PowerShell: Updating an Azure Service Display Name

If you’re like me, you probably like clarity, consistency, and conciseness. Given that, I like to ensure that names of hosted services in Windows Azure are named appropriately. Sometimes developers will give a service a quick name that they understand, but may not relay enough information to other team members, at a glance, as to … Read morePowerShell: Updating an Azure Service Display Name

PowerShell: Embed binary data in your script

When writing automation scripts or modules, you might find that you frequently reference external binary data.

Binary data? Well, that accounts for all data!” you might say.

Yes, that’s true. But I’m talking about binary data as opposed to files containing simple ASCII or UTF-8 data. Maybe there’s some better terminology to describe that, but hey it works for now. Binary data could include things such as:

  • Word documents
  • Executable (Portable Executable format)
  • Code libraries (DLLs)
  • Registry files
  • etc.

In the case of executables, oftentimes they provide useful functionality that would take many lines of PowerShell code to replicate. Some developers, for better or for worse, elect to use these utilities instead of going through the effort of writing the necessary code to handle the function natively in PowerShell. This creates an additional dependency when porting the PowerShell code, as the author must be sure to include the utility with their code, or otherwise ensure (via documentation, for example) that the target user will already have it available.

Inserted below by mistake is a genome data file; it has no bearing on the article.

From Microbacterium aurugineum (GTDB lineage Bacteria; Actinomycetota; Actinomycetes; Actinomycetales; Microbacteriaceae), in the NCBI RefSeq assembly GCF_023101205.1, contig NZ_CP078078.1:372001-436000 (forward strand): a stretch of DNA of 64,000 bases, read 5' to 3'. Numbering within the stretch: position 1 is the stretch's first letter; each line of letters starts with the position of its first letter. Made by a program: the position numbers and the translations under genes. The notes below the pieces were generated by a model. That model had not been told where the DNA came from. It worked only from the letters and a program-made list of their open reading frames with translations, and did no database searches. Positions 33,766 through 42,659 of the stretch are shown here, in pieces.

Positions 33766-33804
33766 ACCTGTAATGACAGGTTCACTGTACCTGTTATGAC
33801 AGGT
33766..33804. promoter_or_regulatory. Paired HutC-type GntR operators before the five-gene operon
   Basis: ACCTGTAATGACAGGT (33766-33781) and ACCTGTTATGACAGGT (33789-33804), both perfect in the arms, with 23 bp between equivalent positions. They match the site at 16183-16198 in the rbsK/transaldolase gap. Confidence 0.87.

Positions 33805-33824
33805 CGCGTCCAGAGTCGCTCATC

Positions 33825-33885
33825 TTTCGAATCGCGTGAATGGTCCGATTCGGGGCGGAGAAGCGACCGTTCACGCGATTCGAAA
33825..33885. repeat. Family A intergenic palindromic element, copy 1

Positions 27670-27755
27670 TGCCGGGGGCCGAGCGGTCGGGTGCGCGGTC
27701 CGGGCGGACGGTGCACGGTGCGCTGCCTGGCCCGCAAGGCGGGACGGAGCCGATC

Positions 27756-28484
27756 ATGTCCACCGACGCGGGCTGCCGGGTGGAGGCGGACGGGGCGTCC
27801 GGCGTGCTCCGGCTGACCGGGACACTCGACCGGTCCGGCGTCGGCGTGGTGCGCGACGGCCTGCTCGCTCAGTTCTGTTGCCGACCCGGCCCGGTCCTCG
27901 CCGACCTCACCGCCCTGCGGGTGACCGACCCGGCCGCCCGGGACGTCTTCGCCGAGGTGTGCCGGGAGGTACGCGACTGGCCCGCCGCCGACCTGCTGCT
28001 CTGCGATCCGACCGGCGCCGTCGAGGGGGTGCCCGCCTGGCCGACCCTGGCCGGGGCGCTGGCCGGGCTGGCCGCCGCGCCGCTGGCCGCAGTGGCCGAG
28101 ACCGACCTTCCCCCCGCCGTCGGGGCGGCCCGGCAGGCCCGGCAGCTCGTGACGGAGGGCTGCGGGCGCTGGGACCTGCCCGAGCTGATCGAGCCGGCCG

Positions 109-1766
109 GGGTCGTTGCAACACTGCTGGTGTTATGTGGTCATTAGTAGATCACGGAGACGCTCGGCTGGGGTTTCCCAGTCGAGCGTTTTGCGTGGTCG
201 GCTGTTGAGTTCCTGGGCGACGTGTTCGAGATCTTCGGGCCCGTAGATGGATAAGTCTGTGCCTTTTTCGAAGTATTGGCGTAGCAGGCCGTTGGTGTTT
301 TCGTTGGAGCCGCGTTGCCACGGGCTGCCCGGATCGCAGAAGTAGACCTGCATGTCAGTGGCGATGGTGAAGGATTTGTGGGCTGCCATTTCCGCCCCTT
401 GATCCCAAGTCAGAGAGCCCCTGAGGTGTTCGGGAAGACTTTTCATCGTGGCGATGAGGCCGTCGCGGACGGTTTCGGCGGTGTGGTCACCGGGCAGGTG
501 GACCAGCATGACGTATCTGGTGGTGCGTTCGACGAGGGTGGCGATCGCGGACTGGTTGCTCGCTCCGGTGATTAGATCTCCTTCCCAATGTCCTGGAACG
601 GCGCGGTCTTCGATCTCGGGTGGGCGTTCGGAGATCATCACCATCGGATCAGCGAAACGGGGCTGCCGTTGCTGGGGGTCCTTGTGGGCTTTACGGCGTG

Wouldn’t it be nice if you didn’t have to depend on the user having some executable pre-installed, just to get your script to work, though? Unfortunately the little topic of “software licensing” can sometimes prevent redistribution of software that you are not given explicit permission to copy, however there are also many cases where this is allowed (eg. open-source projects). The work-around in cases where redistribution is not allowed, is to either direct the user where to download the software from, or automate it for them.

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PowerShell: Tracert or Trace-Route?

UPDATE (2012-07-27): Justin Dearing (@zippy1981) sent me an updated version of the script, which improves on the following:

  • Has some comment-based help
  • Parameter checking

Grab it here: Invoke-TraceRoute.ps1